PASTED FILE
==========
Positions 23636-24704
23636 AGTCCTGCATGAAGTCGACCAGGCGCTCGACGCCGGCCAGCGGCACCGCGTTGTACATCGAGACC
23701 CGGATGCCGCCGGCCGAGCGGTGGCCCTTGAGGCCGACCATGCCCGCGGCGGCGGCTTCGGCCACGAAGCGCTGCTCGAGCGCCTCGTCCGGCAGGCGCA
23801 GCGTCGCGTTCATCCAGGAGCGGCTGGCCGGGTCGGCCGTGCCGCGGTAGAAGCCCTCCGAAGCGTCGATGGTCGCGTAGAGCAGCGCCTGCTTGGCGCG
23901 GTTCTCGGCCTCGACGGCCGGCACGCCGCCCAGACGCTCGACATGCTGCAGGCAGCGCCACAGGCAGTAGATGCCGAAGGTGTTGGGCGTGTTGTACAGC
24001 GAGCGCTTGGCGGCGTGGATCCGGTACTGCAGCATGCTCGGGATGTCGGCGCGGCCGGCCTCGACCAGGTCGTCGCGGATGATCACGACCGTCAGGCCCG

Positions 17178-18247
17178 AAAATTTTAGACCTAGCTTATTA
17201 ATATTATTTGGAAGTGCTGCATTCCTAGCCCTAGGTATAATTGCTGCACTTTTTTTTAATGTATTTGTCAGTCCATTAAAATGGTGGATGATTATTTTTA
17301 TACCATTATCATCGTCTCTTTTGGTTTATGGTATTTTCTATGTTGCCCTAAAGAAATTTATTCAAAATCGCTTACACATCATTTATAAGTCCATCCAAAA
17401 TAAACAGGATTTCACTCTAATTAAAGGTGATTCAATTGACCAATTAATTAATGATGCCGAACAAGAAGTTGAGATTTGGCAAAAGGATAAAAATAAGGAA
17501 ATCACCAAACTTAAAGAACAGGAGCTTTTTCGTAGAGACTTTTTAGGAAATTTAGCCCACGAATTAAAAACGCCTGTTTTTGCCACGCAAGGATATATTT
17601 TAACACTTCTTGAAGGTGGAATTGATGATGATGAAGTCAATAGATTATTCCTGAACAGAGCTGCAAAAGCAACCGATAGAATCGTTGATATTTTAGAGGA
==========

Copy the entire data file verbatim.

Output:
Positions 23636-24704
23636 AGTCCTGCATGAAGTCGACCAGGCGCTCGACGCCGGCCAGCGGCACCGCGTTGTACATCGAGACC
23701 CGGATGCCGCCGGCCGAGCGGTGGCCCTTGAGGCCGACCATGCCCGCGGCGGCGGCTTCGGCCACGAAGCGCTGCTCGAGCGCCTCGTCCGGCAGGCGCA
23801 GCGTCGCGTTCATCCAGGAGCGGCTGGCCGGGTCGGCCGTGCCGCGGTAGAAGCCCTCCGAAGCGTCGATGGTCGCGTAGAGCAGCGCCTGCTTGGCGCG
23901 GTTCTCGGCCTCGACGGCCGGCACGCCGCCCAGACGCTCGACATGCTGCAGGCAGCGCCACAGGCAGTAGATGCCGAAGGTGTTGGGCGTGTTGTACAGC
24001 GAGCGCTTGGCGGCGTGGATCCGGTACTGCAGCATGCTCGGGATGTCGGCGCGGCCGGCCTCGACCAGGTCGTCGCGGATGATCACGACCGTCAGGCCCG

Positions 17178-18247
17178 AAAATTTTAGACCTAGCTTATTA
17201 ATATTATTTGGAAGTGCTGCATTCCTAGCCCTAGGTATAATTGCTGCACTTTTTTTTAATGTATTTGTCAGTCCATTAAAATGGTGGATGATTATTTTTA
17301 TACCATTATCATCGTCTCTTTTGGTTTATGGTATTTTCTATGTTGCCCTAAAGAAATTTATTCAAAATCGCTTACACATCATTTATAAGTCCATCCAAAA
17401 TAAACAGGATTTCACTCTAATTAAAGGTGATTCAATTGACCAATTAATTAATGATGCCGAACAAGAAGTTGAGATTTGGCAAAAGGATAAAAATAAGGAA
17501 ATCACCAAACTTAAAGAACAGGAGCTTTTTCGTAGAGACTTTTTAGGAAATTTAGCCCACGAATTAAAAACGCCTGTTTTTGCCACGCAAGGATATATTT
17601 TAACACTTCTTGAAGGTGGAATTGATGATGATGAAGTCAATAGATTATTCCTGAACAGAGCTGCAAAAGCAACCGATAGAATCGTTGATATTTTAGAGGA